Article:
Let’s get on with it
One of the arguments that is often made against higher energy performance standards is that such homes are not affordable to most people. Renew and our project partners in the building industry have a wealth of case studies that disprove this – for example, homes built at up to 8.2 Stars that have annual energy bills of less than $500 per year (translating into savings of $2000-$3000 per year) that can be built for less than $6000 additional upfront cost, and often much less. In many cases, a 1-Star improvement can be achieved through no-cost design changes alone. This kind of upfront cost makes only a small difference over the lifespan of an average mortgage; it’s the ongoing cost of high energy bills that has a much bigger impact on overall affordability for most consumers.
The financial considerations are similar for major renovations and therefore an increase in mandatory energy performance standards in this area is important too.
But can the industry deliver such homes? Some of the building and construction industry is already building well above minimum standards. In 2018, almost 10 per cent of the 118,608 NatHERS energy rating certificates for detached homes created nationally were 7.0 Stars or above; for apartments this rose to 31 per cent. While these figures demonstrate that building to higher standards is possible and cost-effective now, it is equally clear that the vast majority of home buyers are continuing to miss out on the financial and health benefits of higher performance. If, nearly a decade after the last standards increase, most homes continue to meet only minimum requirements, it is clear that industry cannot be relied upon to voluntarily deliver higher performing homes across the board.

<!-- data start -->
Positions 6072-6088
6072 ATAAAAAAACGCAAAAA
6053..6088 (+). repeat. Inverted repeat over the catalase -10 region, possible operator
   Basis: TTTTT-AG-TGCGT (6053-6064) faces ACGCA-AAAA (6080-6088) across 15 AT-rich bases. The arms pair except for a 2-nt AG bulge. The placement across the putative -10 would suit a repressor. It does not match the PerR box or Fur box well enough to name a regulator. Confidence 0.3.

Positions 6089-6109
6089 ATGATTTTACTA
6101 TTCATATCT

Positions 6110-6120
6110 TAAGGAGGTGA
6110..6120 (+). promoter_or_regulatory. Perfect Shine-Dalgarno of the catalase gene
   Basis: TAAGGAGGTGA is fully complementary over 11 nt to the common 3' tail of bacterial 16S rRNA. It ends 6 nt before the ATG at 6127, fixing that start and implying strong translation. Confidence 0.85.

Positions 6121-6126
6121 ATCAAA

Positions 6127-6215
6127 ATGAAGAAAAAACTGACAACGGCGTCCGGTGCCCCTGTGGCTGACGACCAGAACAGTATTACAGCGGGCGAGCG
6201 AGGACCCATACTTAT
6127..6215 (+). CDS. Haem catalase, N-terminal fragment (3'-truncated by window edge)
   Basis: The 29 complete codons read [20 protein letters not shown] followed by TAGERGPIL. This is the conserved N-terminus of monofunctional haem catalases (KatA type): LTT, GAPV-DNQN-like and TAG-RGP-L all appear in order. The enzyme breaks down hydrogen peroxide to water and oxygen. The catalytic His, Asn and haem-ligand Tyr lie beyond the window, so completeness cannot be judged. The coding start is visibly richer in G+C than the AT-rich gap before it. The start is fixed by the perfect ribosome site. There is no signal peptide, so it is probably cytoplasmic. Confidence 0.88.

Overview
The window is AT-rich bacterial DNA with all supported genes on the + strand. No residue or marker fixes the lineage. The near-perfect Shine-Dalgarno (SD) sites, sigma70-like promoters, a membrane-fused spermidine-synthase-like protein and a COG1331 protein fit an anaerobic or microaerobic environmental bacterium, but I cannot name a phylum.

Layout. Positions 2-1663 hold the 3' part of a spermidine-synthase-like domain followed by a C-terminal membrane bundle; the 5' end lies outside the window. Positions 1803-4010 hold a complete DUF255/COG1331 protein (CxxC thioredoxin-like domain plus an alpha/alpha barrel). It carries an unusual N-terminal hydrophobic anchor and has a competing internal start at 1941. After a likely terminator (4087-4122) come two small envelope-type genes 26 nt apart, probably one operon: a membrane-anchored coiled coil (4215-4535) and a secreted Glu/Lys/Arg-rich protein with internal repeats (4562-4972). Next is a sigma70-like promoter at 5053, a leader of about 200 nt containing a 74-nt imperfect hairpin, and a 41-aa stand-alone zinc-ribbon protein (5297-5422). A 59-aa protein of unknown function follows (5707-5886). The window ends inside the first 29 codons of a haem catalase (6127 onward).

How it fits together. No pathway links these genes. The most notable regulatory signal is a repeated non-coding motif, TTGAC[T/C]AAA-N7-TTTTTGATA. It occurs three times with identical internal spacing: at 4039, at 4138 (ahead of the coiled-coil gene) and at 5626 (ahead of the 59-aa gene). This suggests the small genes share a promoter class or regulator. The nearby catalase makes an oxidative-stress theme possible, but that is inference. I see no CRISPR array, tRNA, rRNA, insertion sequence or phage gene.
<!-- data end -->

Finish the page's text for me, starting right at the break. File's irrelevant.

And what will be the costs of these changes to industry? An assessment of the impact of the change from a 5-Star minimum to 6 Stars in 2009 concluded that actual costs of implementation were lower than predicted, due to the combined effect of industry learning rates, innovation and adaptation, adoption of least-cost techniques, economies of scale and market transformation of higher performing products.
There is ample evidence that Australians value the benefits that high-performing homes and developments deliver – affordability, health, comfort and community. Renew and our campaign partners will be working hard over the next 12 to 18 months to ensure policymakers hear from a diverse range of Australian consumers and community representatives that raising standards is necessary, affordable and possible. To keep up to date with our progress and get involved, visit our website.